California forest fire leaves at least 3 injured, residents urged to wear masks


Forest fires can cause incredible devastation in California

Los Angeles County firefighter Michael Dubron gives insight.

The californians in the vicinity of a series of forest fires that continue to spread across the southern part of the state are encouraged to wear masks because of hazardous air conditions. At least three people were injured from the fire.

The Carpinteria High School gym was packed Thursday night as concerned residents of the oceanside city near Santa Barbara fear that they could be next on the path of the huge Thomas fire — the largest and most destructive fire in the state in which it is burned with 115,000 acres since Monday, the Los Angeles Times reported.

“Dangerous is the worst rating that the air quality has,” said Polly Baldwin, medical director of the Santa Barbara County Public Health Department, during a town hall meeting with the crowd. She urged the local population to no face masks outside when the air quality in the city, north of Los Angeles, continues to worsen.

Santa Barbara County fire officials said the fire has not yet reached county lines, but residents should be prepared, according to the newspaper.

Further to the south in San Diego County, teaching at multiple schools were canceled Friday after a fire broke out a day earlier amid hot, dry and windy conditions in the region.

Dec. 8, 2017: Flames consume a tree as the Lilac fire is lit in Bonsall, Calif.


Retirement communities built on golf courses, semi-rural race horse stables and other usually serene sites were engulfed by flames as a result.

Three people were burned while escaping, the Captain said Nick Schuler of the California Department of Forestry and fire protection. Two firefighters also received minor injuries battling the burning, Cal Fire, San Diego added.

The National Weather Service on Thursday also a red-flag warning through the weekend in much of Southern California, which indicates a “critical” fire conditions exist in Los Angeles and Ventura Counties.

“If fire ignition occurs, there will be the potential for a very rapid spread of the wildfire with a long-range spotting and extreme fire behavior that can lead to a threat to life and property,” the weather service warned.

Fire officials warned strong winds can help to fan the dangerous flames in a blaze that develops.

“These winds are pretty much unprecedented,” Los Angeles County Fire Battalion Chief Trent Aronson told Fox News on Thursday.

Firefighters in Ventura— 130 miles to the north — tried to corral the Thomas Fire on Thursday, which has grown to 180 square kilometers and destroyed 430 buildings. Crews made enough progress in fighting large fires in Los Angeles to lift most evacuation orders, according to The Associated Press.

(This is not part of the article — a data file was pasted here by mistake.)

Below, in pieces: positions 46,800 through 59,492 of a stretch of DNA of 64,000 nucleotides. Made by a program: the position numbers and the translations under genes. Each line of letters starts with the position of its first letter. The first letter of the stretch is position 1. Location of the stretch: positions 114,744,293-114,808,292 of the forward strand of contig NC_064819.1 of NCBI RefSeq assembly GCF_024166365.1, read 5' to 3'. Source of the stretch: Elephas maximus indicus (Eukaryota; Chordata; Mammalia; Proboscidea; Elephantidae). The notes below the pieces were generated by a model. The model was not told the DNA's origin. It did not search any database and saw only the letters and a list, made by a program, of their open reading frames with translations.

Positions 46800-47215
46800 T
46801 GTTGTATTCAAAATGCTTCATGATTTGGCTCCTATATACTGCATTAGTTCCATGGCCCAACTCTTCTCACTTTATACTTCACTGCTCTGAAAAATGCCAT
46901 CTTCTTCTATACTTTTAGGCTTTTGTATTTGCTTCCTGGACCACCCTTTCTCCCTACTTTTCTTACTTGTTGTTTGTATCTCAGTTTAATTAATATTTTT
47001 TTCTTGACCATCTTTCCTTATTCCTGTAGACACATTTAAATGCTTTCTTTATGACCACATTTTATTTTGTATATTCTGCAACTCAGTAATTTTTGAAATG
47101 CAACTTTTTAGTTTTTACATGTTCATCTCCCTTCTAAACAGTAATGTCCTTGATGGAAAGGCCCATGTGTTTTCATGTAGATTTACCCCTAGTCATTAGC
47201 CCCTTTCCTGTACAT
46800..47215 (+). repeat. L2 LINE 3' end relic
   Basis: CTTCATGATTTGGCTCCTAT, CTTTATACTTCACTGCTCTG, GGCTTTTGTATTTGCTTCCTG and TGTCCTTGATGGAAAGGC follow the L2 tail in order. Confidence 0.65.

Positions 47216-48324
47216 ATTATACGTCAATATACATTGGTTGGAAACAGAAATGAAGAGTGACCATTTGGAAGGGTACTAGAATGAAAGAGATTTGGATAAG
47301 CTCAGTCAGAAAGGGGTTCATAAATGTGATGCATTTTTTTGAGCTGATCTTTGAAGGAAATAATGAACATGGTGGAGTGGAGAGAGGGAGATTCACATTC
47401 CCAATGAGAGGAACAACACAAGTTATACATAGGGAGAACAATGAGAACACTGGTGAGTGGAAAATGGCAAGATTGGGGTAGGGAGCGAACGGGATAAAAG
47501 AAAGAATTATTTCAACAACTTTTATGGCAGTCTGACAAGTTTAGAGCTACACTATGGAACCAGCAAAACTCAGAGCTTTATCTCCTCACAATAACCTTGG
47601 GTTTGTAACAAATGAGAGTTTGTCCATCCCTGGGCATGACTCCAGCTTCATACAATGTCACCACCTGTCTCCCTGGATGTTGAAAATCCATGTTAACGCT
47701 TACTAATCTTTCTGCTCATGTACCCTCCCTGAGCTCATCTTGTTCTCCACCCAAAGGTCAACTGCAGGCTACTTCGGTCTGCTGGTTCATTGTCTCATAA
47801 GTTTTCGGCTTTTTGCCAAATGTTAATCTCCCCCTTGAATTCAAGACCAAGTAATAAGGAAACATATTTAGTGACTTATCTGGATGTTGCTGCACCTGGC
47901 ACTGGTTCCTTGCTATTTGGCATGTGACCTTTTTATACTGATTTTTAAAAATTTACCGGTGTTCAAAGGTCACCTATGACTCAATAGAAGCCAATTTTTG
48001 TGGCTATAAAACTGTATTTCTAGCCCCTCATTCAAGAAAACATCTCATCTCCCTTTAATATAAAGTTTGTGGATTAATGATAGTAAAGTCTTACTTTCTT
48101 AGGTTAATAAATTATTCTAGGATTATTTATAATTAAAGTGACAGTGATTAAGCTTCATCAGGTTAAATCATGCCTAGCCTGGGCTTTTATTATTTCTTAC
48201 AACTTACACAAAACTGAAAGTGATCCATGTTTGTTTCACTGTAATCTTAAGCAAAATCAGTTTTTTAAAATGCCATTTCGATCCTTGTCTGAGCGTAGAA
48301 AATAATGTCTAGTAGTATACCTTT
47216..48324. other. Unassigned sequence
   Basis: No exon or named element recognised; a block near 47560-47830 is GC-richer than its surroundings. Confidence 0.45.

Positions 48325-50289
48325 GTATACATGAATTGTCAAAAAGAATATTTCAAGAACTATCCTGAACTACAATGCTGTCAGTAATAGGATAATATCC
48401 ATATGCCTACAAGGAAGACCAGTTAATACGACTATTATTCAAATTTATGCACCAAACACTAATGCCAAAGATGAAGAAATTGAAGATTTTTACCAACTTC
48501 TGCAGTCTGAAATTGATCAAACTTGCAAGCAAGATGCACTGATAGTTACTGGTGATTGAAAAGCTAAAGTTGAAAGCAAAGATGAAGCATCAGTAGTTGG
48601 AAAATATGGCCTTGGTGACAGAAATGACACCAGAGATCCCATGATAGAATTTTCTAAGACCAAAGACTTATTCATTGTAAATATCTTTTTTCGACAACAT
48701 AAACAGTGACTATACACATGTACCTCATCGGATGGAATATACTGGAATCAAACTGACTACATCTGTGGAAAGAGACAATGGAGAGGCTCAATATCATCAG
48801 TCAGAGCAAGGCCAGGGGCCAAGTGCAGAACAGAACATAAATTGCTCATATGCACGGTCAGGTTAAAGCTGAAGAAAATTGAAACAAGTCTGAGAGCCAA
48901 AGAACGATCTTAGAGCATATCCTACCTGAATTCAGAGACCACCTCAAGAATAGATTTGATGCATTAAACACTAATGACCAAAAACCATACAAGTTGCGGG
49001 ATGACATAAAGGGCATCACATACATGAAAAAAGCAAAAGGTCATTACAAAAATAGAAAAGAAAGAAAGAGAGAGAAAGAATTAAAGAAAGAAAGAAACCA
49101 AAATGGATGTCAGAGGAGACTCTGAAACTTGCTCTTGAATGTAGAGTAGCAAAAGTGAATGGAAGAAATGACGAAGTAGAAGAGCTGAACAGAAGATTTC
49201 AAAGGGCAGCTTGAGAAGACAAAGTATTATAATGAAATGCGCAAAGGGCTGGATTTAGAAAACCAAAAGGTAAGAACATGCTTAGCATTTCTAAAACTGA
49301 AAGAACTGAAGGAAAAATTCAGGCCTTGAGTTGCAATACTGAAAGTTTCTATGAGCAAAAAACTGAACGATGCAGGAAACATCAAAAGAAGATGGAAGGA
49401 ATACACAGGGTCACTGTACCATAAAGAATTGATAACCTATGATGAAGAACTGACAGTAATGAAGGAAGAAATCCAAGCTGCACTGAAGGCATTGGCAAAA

Dec. 7, 2017: Fire personnel drive along West Lilac Road as well as the Lilac Fire is lit in the near Bonsall, Calif., in San Diego County.

(AP/The San Diego Union-Tribune)

In the meantime the fire north of San Diego, driven by the winds above 35 km / h, levelled rows of caravans in a retirement community, leaving charred and mangled metal in its wake.

It was not immediately known what led to the fire in addition to the State Highway 76, but strong winds carried it across six lanes to the other side.

Evacuations were ordered near the Camp Pendleton Marine Corps Base and schools, and casinos were used as a shelter.

Cynthia Olvera, 20, took shelter at Fallbrook high School.

She had on her Bonsall at home with her younger sister and cousin when her father called from the family farm to say that the fire reached the gates of their sprawling property.

After starting to drive away, the family turned to in order to recover a forgotten personal documents — but it was too late. The trees were on fire and the flames were within 10 metres of the house.

“I had not imagined it would move so fast,” she told The Associated Press.

Dec. 7, 2017: A fireman fights a forest fire at Faria State Beach in Ventura, California.


As the flames approached the elite of San Luis Rey Downs training facility for thoroughbreds, many of the more than 450 horses were cut loose in order to avoid that they are caught in their barns as barns caught fire, said Mac McBride, Del Mar Thoroughbred Club.

Herds of horses drove past flaming palm trees in their chaotic flight of a normally idyllic place. Not all survived.

Horse trainer Scott Hansen said that he knows that some of his 30 horses at the facility died.

“I don’t know how much his life is, and how many are dead,” he said. “I think I will have to find out in the morning.”

All of Friday’s races at Los Alamitos race course were cancelled, as the racing community mourned.

Fox News’ Travis Fedschun, and The Associated Press contributed to this report.

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